So I get my translation, gather up the other required paperwork (passport, ID card, American driver’s license, horrible mug shots taken at the local photobooth, an envelope full of cash…) and then schedule an appointment at the very convenient time slot of 1pm on a Tuesday afternoon. I say “convenient”, but actually that’s the only possible time slot, because unlike in America, the Japanese DMV apparently only feels the need to work from 1:00-1:30pm Monday-Friday – you know, when most gainfully employed people are smack in the middle of their day… This unfortunately neccessitates taking an entire day off of work as well since in continuing with the “convenience” theme, the DMV also happens to be located in the middle of some very overgrown-looking rice paddies, miles away from the nearest form of public transportation (useful if you’re a government agency aimed primarily at serving those members of the public who can’t legally drive yet…!), though situated next to the local equestrian club, useful in case you decide to rethink the whole car thing and maybe go the old school “pony ‘n buggy” route.

I get into the DMV, pass my vision check and an oddly translated written test without incident, the latter featuring questions like “is it not correct to perform a turn to the letf (sic) in a condition where such a prohibited sign is being?“. Afterwards, I’m sitting in the lobby when a very official looking man comes up to me and hands me a map of the course.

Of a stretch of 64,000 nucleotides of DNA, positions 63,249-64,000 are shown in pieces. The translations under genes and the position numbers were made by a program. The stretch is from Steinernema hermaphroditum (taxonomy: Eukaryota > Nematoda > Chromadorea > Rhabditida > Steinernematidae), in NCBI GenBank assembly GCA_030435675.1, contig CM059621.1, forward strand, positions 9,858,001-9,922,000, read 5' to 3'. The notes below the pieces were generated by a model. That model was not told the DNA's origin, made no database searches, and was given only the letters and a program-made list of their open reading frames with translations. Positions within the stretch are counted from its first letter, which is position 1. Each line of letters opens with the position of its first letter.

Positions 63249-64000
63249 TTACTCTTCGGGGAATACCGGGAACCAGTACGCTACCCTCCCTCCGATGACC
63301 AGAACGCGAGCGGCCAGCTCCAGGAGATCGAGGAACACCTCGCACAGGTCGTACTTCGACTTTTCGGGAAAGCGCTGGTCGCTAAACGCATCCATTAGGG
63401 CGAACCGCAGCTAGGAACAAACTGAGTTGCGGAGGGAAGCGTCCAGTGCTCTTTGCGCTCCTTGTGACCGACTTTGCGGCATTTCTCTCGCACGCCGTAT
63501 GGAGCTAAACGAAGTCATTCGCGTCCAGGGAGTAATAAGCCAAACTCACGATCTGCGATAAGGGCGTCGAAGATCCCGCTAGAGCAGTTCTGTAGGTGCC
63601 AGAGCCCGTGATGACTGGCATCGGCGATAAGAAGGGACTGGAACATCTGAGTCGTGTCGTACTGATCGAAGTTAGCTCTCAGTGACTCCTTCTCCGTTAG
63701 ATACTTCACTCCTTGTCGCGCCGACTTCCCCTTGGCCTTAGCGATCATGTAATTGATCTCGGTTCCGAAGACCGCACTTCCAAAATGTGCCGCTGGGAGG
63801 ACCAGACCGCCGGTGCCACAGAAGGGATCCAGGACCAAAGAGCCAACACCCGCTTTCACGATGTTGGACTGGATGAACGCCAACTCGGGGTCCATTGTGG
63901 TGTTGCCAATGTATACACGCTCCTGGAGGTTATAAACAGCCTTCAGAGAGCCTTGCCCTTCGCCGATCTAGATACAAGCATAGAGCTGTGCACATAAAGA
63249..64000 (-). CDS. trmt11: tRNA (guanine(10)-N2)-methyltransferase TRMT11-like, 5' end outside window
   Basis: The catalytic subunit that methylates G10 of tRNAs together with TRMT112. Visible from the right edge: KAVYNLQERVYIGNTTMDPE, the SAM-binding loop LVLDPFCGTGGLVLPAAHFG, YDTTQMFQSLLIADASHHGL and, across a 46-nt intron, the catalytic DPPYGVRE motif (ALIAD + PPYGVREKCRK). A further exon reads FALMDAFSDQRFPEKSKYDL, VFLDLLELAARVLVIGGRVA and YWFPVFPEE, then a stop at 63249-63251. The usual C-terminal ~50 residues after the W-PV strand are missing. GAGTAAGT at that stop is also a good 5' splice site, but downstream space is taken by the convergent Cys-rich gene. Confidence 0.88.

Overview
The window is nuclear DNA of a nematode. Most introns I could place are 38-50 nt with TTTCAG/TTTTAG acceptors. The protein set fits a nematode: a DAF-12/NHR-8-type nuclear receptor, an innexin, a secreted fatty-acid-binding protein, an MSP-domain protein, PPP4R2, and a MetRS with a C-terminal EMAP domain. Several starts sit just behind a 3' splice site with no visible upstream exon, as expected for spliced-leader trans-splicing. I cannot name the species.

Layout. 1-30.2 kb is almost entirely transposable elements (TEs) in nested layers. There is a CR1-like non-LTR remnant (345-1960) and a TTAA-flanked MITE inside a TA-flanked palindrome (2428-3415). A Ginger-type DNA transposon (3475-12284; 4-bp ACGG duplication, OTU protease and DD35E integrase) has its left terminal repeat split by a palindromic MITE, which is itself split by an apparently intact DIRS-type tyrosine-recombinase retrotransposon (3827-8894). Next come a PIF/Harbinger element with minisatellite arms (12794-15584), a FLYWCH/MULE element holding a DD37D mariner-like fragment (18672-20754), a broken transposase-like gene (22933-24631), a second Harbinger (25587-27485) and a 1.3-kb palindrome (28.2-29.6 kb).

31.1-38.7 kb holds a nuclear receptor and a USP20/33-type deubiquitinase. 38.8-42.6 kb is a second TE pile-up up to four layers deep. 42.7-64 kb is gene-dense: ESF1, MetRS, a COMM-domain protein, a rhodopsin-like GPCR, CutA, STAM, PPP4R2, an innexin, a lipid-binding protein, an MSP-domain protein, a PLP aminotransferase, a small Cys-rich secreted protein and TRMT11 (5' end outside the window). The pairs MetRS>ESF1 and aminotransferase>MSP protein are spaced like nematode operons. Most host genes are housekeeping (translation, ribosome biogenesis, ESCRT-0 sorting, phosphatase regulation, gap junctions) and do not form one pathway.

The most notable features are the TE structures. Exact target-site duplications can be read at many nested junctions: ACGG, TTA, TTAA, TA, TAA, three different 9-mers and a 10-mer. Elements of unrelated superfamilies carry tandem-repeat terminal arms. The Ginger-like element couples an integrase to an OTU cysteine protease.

Instructor: “Panda Michael-san?”

Panda: “Yes?”

Instructor: “Here is the map of today’s route. Please take your time to remember the map. But also please hurry up.”
(glances meaningfully at his wrist watch)

Panda: “uhhh…. okay. Be right there.

Unlike American road tests which are conducted on the street, in Japan you have to take your practical test on a purpose built DMV obstacle course. Theoretically this should be easier, but in practice, it’s much more difficult. There are several complex portions of the course – a tight S-curve lined with ditches (if you fall in, you automatically fail), a few blind intersections, and the dreaded crank. The crank basically consists of two sharp 90 degree turns one after the other surrounded on all sides by tall iron bars hanging from chains. You have to pass through the crank without going off the road and without touching any of the iron bars – if you do, you automatically fail. It doesn’t help matters much that your test car is a ponderous V-8 powered taxi-cab-esque monster sporting with multiple flying-buttressed mirrors and a high back end with a trunk big enough to stuff more than a couple bodies into should the need arise. Think like a classic 1950′s Cadillac Eldorado, only with more subdued taillights – then imagine navigating that through aforementioned crank surrounded on all sides by swinging iron bars.